/// Facebook’s Hundred-Dollar Test: How Much Would You Pay to Send a Message?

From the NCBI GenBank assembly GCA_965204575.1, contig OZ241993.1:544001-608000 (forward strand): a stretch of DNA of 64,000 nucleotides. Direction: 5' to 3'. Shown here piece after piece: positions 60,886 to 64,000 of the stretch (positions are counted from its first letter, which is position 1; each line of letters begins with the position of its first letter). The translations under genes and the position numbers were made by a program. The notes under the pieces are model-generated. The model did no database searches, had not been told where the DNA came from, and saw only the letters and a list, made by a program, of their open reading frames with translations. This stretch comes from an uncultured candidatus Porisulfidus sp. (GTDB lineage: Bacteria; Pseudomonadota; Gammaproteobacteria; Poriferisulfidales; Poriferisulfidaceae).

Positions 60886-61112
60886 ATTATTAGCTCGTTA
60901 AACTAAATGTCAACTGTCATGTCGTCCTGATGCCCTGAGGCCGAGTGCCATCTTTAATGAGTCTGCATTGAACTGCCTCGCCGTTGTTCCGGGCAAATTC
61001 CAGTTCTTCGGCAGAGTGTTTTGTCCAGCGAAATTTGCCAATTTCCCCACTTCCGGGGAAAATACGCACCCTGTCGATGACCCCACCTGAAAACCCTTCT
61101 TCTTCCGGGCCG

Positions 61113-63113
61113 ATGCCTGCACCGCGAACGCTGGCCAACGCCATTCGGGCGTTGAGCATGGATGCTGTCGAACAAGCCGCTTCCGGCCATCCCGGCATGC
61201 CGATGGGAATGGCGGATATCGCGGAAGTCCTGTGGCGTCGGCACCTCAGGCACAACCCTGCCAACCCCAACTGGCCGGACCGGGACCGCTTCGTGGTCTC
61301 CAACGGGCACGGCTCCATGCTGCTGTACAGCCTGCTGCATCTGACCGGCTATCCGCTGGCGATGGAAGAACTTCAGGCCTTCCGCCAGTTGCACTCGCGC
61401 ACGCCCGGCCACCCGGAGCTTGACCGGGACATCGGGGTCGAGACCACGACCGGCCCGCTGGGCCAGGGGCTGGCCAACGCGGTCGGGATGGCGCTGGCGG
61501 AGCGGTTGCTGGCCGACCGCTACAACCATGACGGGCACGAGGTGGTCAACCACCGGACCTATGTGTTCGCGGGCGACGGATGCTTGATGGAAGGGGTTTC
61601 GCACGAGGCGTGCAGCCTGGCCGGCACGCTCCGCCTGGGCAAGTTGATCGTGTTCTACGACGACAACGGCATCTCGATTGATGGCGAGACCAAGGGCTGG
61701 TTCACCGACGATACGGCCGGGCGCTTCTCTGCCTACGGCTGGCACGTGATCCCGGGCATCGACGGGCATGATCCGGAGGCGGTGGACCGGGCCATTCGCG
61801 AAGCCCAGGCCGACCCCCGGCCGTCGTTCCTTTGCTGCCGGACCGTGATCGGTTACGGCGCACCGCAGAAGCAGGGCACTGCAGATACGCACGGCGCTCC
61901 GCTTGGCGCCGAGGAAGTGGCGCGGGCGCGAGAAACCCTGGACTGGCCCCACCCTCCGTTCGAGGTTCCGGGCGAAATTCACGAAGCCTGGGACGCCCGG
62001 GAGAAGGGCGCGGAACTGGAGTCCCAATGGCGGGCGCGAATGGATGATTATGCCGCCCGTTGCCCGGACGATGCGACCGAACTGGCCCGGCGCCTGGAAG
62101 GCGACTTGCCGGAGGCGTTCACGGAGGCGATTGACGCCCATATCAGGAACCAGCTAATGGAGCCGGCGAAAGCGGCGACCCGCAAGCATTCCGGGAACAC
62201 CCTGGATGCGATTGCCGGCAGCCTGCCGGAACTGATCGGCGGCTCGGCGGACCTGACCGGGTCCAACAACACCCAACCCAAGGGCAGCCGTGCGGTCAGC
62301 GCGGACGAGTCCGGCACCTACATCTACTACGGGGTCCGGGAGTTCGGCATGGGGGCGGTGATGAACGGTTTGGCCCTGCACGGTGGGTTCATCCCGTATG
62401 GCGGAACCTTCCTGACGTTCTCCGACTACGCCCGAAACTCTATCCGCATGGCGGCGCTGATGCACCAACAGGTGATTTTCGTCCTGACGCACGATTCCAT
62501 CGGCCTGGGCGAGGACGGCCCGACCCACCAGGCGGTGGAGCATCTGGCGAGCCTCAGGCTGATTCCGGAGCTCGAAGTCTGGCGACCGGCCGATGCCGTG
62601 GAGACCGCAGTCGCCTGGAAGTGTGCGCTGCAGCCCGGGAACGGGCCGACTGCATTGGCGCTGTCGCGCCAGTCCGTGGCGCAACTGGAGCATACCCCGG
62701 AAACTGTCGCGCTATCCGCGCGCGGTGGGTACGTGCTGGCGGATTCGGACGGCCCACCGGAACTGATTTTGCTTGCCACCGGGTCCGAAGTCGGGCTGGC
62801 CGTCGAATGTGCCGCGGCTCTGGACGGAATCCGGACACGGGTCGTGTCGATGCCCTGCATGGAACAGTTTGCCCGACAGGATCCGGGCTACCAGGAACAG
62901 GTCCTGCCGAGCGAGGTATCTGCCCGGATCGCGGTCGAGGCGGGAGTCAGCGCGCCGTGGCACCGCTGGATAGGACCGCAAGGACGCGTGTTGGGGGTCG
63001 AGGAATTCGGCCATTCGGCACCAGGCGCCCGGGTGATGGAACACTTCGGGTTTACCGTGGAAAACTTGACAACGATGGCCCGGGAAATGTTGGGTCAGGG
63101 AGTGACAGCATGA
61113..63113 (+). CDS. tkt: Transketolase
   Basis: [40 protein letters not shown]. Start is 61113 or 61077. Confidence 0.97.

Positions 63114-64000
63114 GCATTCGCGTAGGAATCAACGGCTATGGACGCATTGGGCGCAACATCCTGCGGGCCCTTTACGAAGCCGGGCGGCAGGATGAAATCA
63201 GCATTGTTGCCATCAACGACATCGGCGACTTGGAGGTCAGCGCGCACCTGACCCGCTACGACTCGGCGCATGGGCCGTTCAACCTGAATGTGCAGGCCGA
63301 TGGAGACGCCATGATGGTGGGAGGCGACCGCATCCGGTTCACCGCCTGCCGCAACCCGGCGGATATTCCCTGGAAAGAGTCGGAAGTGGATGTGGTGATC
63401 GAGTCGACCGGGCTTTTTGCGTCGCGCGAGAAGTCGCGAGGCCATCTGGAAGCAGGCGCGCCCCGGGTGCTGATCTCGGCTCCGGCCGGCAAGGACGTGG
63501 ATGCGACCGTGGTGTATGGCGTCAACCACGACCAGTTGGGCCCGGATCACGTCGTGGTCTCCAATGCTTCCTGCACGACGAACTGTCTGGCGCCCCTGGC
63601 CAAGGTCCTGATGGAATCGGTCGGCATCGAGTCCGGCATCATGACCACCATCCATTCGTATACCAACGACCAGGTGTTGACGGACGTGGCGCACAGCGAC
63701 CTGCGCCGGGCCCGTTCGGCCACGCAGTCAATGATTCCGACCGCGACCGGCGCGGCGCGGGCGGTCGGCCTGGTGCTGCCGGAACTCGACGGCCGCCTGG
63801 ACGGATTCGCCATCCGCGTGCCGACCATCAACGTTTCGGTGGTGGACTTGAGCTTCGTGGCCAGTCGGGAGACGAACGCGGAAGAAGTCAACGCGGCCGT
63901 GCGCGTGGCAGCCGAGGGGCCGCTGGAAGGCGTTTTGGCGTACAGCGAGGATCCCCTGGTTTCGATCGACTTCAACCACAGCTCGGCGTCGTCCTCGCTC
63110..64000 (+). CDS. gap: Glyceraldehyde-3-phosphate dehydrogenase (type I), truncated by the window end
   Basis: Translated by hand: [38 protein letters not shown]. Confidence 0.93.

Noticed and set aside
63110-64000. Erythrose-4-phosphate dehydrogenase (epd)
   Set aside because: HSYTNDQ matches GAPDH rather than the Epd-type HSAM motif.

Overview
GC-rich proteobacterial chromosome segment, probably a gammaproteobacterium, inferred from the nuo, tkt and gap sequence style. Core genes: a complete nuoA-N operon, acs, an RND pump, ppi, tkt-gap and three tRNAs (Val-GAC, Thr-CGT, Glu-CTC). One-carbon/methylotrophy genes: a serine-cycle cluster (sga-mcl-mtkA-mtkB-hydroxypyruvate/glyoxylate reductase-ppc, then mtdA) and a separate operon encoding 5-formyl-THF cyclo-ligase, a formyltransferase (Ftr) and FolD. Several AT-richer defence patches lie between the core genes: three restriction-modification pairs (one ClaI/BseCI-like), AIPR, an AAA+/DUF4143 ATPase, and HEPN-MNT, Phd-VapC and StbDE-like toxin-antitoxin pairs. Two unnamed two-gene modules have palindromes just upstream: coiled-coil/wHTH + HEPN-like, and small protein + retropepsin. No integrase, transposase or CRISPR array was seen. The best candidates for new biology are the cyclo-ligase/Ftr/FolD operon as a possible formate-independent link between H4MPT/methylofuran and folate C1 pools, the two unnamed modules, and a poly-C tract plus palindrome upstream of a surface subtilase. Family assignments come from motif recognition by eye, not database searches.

Forget the phone book. Facebook wants to be the the online identity directory of the world. But an online directory only works if its members can communicate freely. And for much of Facebook’s history, users have had hard-and-fast ways of keeping their profiles cordoned off from the world, shareable only with those deemed worthy of being a “friend.” That’s by design; people freak out at any hint of a privacy violation, so the more control people have over their visibility on the site, the better they feel about being on Facebook. So slowly but ever so surely, the company needs to usher its users into a new way of existing within Facebook, one where communication is more fluid, defined differently than before. Say, for example, Facebook makes it so that all user Timelines are publicly searchable so that anyone’s bare-bones profile can be found on the site. That’s the first tiny step in a larger initiative. After all, if you want to build a directory, you’ve got to put everyone’s names out there to see. The second and more recent step goes beyond just the listing Facebook’s grand economic experiment with Messages , where Facebook will allow some users to send messages to others outside their friend network, provided that the sender pays a fee to do so. There are stipulations. First, only so many folks are involved in this test at the moment, and they’re only stateside users. Second, there’s a cap — if you’re in the test group, you’ll only be able to receive one of these paid messages per week (if you get any at all). Third, and perhaps most importantly, Facebook is tweaking the price to see how users behave, billing it as an experiment “to test the usefulness of economic signals.” Here’s the thing: Facebook can’t just let anyone send messages to anyone else
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